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The Curious Wavefunction

The Curious Wavefunction


Musings on chemistry and the history and philosophy of science
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    Ashutosh Jogalekar Ashutosh (Ash) Jogalekar is a chemist interested in the history and philosophy of science. He considers science to be a seamless and all-encompassing part of the human experience. Follow on Twitter @curiouswavefn.
  • New pastures, new opportunities, an old home

    As T. S. Eliot put it, “We shall not cease from exploration, and the end of all our exploring will be to arrive where we started and know the place for the first time.” And so I return back to where I started way back in 2004, to the original “Curious Wavefunction” blog. I wish [...]

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    Richard Feynman, sexism and changing perceptions of a scientific icon

    Feynman playing the bongos (Image: richard-feynman.net)

    [Note from Blogs Editor Curtis Brainard: On Saturday, July 12 the text of this post was replaced with the following statement: "The text of this post has been removed because it did not meet Scientific American's quality standards." To be specific, we felt that the post lacked clarity in a manner similar to two previous [...]

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    Gavrilo Princip, conspiracy theories and the fragility of cause and effect

    DC-1914-27-d-Sarajevo-cropped

    A hundred years ago this day in Sarajevo, disgruntled nationalist Gavrilo Princip fired a shot. An Archduke and his wife died, the world mourned and fulminated, and in a rash of misunderstanding and patriotic throes the nations of Europe went to war with each other, a war that in its calculated butchery exceeded all that [...]

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    New Vertex drug combination for cystic fibrosis represents a triumph of drug discovery research

    Kalydeco, a breakthrough treatment for treating cystic fibrosis (Image: Kalydeco.com)

    Getting a drug from conception to market is among the riskiest, hardest and most expensive of scientific and human endeavors, often requiring up to ten years of effort and anywhere between 1 and 5 billion dollars. And the chances of failure at every step are greater than in almost any other complex science or technology [...]

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    Oppenheimer’s Folly: On black holes, fundamental laws and pure and applied science

    Einstein and Oppenheimer: Both men in their later years dismissed black holes as anomalies, unaware that black holes contain some of the deepest mysteries of physics (Image: Alfred Eisenstaedt, LIFE magazine)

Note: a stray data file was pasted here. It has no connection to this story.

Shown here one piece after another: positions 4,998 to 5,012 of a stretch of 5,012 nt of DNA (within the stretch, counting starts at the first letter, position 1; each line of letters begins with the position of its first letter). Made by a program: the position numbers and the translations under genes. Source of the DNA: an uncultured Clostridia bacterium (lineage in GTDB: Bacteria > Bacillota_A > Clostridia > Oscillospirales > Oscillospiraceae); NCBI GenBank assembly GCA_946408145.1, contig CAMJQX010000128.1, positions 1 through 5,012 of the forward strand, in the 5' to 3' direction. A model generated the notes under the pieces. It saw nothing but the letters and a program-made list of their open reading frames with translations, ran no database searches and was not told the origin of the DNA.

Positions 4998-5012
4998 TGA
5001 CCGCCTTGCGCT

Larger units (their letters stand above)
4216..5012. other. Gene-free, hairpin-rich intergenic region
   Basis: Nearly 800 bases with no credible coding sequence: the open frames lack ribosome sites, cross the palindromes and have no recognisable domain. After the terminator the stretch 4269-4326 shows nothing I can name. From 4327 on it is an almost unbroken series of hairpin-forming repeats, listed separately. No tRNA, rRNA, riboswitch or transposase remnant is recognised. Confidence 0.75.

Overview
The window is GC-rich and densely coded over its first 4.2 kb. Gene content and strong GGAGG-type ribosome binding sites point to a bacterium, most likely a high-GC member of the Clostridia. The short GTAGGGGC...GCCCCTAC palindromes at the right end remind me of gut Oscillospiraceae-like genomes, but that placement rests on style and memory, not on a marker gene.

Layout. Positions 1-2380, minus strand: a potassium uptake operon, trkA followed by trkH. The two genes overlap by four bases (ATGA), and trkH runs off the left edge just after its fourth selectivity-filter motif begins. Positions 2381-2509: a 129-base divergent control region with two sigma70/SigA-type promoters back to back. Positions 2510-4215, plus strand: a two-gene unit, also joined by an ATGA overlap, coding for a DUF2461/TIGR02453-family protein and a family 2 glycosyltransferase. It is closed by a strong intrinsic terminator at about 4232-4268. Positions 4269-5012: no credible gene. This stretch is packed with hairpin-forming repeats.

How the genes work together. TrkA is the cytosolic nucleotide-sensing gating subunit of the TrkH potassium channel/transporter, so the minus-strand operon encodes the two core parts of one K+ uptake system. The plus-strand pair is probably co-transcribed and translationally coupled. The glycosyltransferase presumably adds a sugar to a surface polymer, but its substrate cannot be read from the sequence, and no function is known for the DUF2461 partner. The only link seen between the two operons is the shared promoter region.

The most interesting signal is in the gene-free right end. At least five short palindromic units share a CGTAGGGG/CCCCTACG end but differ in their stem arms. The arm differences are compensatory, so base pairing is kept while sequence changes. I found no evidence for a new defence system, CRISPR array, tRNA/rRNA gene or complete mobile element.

On September 1, 1939, the same day that Germany attacked Poland and started World War 2, a remarkable paper appeared in the pages of the journal Physical Review. In it J. Robert Oppenheimer and his student Hartland Snyder laid out the essential characteristics of what we today call the black hole. Building on work done [...]

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    Molecular modeling and physics: A tale of two disciplines

    For its development physics relies both on time for understanding and on multiple other disciplines that make tools like the LHC possible (Image: Universe Today)

    In my professional field of molecular modeling and drug discovery I often feel like an explorer who has arrived on the shores of a new continent with a very sketchy map in his pocket. There are untold wonders to be seen on the continent and the map certainly points to a productive direction in which [...]

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    Philosophy begins where physics ends, and physics begins where philosophy ends

    Richard Feynman - Philosopher (Image: Washington University)

    Physicist Sean Carroll has some words of wisdom for physicists who might have less than complimentary things to say about philosophy. The most recent altercation between a physicist and philosophy came from Neil deGrasse Tyson who casually disparaged philosophy in a Q&A session, saying that it can be a time sink and it doesn’t actually [...]

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    Making nuclear energy cheap: The view from the Breakthrough Institute

    A very high temperature reactor (VHTR) design created for higher efficiency (Image: Wikipedia)

    I have been wanting to highlight this review of strategies to make nuclear energy cheap and efficient from the Breakthrough Institute for a while. The report contains many cogent recommendations and projects a promising future for nuclear power if the right steps are taken. What I like about it is that it takes a kind [...]

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    Outstanding Verizon ad admonishes parents to not squelch their daughters’ interest in science

    At a time when we are still seeing subtle and not-so-subtle opposition to fostering young girls’ interest in STEM disciplines and to women’s mobility in professional science, it’s encouraging to see this ad from Verizon asking parents to not squelch their daughters’ natural curiosity. Take a look at it. The ad follows a narrative that [...]

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    Truth and beauty in science

    Philip Ball who is one of my favorite science writers has a thoughtful rumination on the constant tussle between beauty and truth in science. Ball argues that the expectation of beauty as a guide to scientific truth is quite uncertain and messy and successes are anecdotal, and I tend to agree with him. There are [...]

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